Disney licensees, such as Jakks Pacific and Lego, will also showcase Pirates of the Caribbean 4 toys, such as film character-based action figures that turn into zombies under a black light. The Pirates franchise has brought in $1.6 billion in global merchandise retail sales, Jo Pascoe, director of toys at Disney Consumer Products, said recently. Among other key Disney characters, Mickey Mouse and the Disney Princess franchise also will be prominently featured at Toy Fair.
Warner Bros. Consumer Products will again have a major presence and big brand names at the event.
“This is really a big year for us with Green Lantern leading the charge and our relaunch of Thundercats,” Globe said. While he didn’t give specific projections, he said 2011 should be “one of our bigger years in the toy arena.”
Thundercats is “launching with a core fan base [from the TV series of the 1980s], which helps,” he said. “Many buyers [on the retail side] grew up with the franchise and love it.” Meanwhile, “Green Lantern probably is a little broader and skews younger than Batman,” he said.
Green Lantern product that will be showcased at Toy Fair include action figures, a toy version of the superhero’s ring that projects the Green Lantern symbol more than 50 feet and a board game. Thundercats merchandise includes action and collector figures and a role-play sword.
Happy Feet 2 and Scooby-Doo also will be part of Warner’s Toy Fair presence as will Harry Potter, with the final film of the franchise hitting theaters this year. Potter has grossed more than $7 billion in global retail sales, according to WBCP.
Meanwhile, DreamWorks Animation on Thursday unveiled an exclusive licensing relationship with Mattel’s Fisher-Price unit on Thursday that covers, among other things, toys tied to upcoming film release Kung Fu Panda 2, including action figures and an oversized 15-inch Kung Fu Po Wrestler plush toy that kids can wrestle with and hear funny sound effects and witty phrases in the process, and TV series The Penguins of Madagascar, such as a Regurgitating Rico Launcher that spews popcorn balls.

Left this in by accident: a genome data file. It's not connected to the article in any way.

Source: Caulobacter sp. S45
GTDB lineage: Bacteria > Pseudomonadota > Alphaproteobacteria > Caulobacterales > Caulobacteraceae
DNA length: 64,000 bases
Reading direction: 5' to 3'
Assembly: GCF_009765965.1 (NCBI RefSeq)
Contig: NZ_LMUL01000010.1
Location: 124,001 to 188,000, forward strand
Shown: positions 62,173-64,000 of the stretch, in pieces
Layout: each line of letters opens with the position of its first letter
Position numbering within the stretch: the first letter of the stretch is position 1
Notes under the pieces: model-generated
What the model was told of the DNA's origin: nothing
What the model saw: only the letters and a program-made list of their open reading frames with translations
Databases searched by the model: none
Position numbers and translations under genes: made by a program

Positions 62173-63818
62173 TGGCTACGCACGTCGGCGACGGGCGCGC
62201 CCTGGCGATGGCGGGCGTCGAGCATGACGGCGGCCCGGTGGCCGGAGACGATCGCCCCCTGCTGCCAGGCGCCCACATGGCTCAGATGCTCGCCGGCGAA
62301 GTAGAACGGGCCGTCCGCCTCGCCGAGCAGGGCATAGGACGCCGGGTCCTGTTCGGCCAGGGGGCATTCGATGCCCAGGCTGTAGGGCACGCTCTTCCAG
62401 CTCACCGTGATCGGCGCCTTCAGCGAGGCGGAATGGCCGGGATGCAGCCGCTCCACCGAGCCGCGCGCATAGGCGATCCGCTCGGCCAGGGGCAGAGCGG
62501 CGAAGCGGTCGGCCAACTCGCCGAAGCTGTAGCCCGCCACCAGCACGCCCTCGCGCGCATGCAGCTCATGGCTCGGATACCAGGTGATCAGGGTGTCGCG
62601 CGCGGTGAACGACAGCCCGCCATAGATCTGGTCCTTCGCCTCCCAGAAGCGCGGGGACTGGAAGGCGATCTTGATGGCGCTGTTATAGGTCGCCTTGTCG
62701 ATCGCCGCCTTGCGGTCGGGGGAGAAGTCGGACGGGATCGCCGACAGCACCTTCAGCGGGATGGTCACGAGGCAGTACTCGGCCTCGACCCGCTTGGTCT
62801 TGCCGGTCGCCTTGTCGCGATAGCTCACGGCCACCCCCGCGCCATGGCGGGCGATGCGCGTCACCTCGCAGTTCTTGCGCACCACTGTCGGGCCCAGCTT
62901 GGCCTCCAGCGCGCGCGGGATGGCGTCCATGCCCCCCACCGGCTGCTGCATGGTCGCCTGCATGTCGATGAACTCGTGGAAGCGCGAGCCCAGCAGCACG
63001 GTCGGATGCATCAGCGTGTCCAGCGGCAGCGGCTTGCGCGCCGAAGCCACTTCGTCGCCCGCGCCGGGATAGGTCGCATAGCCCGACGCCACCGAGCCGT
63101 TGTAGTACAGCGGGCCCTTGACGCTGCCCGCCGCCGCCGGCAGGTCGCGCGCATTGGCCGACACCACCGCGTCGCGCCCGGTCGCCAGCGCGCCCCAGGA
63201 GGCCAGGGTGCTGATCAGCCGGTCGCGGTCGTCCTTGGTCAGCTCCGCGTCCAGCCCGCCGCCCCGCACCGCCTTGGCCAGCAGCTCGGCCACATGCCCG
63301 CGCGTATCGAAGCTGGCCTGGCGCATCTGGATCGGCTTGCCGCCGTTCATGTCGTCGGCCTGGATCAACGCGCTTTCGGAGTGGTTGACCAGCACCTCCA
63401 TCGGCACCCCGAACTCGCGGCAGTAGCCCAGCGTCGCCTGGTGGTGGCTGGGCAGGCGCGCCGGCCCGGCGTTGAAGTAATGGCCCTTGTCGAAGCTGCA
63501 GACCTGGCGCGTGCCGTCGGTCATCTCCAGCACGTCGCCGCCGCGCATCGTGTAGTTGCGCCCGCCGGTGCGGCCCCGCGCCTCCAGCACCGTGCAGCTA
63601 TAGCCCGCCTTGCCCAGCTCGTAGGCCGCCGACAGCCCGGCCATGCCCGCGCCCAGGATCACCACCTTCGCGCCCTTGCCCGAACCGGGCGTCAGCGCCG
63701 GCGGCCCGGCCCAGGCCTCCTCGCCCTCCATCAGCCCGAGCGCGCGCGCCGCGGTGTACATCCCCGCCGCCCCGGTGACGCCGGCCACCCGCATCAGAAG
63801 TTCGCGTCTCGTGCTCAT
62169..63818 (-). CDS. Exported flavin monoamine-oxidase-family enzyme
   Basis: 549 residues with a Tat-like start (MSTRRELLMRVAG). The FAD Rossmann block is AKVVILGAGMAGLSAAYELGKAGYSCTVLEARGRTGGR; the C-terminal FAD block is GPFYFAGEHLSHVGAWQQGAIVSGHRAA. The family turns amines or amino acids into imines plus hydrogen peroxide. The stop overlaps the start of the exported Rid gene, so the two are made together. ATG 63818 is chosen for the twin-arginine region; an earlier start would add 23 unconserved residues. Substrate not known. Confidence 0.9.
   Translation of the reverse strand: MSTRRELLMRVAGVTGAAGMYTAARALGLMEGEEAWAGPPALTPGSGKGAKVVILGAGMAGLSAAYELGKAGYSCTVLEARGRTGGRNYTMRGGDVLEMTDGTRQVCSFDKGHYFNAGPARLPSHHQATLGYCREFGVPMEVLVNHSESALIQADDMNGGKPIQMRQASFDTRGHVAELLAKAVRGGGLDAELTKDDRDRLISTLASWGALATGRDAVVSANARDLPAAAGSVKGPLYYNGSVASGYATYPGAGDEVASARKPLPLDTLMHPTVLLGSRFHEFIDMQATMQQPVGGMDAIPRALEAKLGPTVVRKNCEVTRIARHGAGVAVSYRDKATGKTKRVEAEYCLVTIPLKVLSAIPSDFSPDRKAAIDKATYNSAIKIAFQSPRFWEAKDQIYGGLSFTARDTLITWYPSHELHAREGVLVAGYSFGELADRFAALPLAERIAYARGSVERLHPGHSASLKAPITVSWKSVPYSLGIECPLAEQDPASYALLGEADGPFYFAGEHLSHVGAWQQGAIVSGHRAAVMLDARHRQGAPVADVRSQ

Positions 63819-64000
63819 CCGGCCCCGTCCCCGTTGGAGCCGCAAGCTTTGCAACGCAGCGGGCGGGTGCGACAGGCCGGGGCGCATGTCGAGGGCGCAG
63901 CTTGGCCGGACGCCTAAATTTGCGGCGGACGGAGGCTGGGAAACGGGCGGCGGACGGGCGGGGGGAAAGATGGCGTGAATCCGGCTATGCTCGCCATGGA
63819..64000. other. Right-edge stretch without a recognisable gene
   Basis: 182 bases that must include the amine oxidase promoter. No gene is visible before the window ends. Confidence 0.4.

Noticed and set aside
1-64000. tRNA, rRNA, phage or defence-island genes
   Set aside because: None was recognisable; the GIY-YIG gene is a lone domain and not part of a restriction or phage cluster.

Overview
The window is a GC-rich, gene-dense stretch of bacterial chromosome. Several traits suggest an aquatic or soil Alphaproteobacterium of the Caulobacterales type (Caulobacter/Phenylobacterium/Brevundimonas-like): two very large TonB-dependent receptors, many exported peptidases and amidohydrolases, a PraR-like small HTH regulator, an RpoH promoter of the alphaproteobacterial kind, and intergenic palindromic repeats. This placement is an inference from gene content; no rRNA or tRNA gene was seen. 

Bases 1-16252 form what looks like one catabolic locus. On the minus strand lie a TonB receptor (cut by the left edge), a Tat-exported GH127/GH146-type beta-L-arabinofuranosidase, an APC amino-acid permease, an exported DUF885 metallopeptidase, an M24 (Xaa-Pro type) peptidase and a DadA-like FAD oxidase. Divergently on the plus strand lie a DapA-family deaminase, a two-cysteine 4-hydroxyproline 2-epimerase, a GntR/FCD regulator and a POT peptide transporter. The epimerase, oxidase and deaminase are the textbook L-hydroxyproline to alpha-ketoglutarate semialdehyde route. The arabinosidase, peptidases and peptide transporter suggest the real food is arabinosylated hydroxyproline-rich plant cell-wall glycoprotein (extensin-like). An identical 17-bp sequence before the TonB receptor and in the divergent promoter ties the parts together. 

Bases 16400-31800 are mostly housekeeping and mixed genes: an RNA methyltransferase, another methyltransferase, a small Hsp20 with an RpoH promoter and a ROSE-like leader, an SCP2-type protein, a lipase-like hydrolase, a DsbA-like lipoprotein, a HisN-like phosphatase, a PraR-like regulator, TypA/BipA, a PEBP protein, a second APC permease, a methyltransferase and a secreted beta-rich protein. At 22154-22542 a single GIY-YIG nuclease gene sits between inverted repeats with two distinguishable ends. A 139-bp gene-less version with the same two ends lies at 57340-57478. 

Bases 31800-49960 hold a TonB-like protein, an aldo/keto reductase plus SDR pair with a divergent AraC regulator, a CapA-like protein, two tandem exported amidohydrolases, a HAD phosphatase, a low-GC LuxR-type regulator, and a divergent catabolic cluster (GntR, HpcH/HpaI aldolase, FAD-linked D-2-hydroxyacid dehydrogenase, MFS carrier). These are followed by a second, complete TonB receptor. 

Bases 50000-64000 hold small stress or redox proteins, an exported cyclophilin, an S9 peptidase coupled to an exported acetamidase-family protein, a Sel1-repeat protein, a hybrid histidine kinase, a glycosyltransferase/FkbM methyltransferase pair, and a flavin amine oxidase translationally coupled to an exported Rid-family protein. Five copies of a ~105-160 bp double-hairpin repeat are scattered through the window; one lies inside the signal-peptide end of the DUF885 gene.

Viacom’s Nickelodeon, generally seen as the top TV-driven licensor in the industry, will present toys tied to evergreen franchises SpongeBob SquarePants and Dora the Explorer, such as a Dora ballerina doll and a SpongeBob 3D sphere puzzle and Lego sets.
And Viacom’s Paramount Pictures will represent The Adventures of Tintin, which opens in December, and classic properties including the Godfather, Breakfast at Tiffany’s (whose 50th anniversary is approaching) and Footloose, whose remake will be released in October. It also will be involved in a joint event with Hasbro for toys tied to summer tentpole Transformers 3.
Also at Toy Fair, Sony Pictures’ upcoming Smurfs will get the toy treatment with Spider-Man also having a presence; News Corp.’s Fox will make a push for its Wimpy Kid franchise with plush toys and action figures plus will show off fare tied to upcoming animated feature Rio; CBS Consumer Products will mainly focus on toy product tied to its evergreen Star Trek; and Lucasfilm, whose Star Wars franchise had its highest toy revenue ever for a non-movie year in 2010 with more than $510 million and maintained its position as the best-selling boys toy license in the U.S. for the third consecutive year, will see Hasbro present a new take on the lightsaber.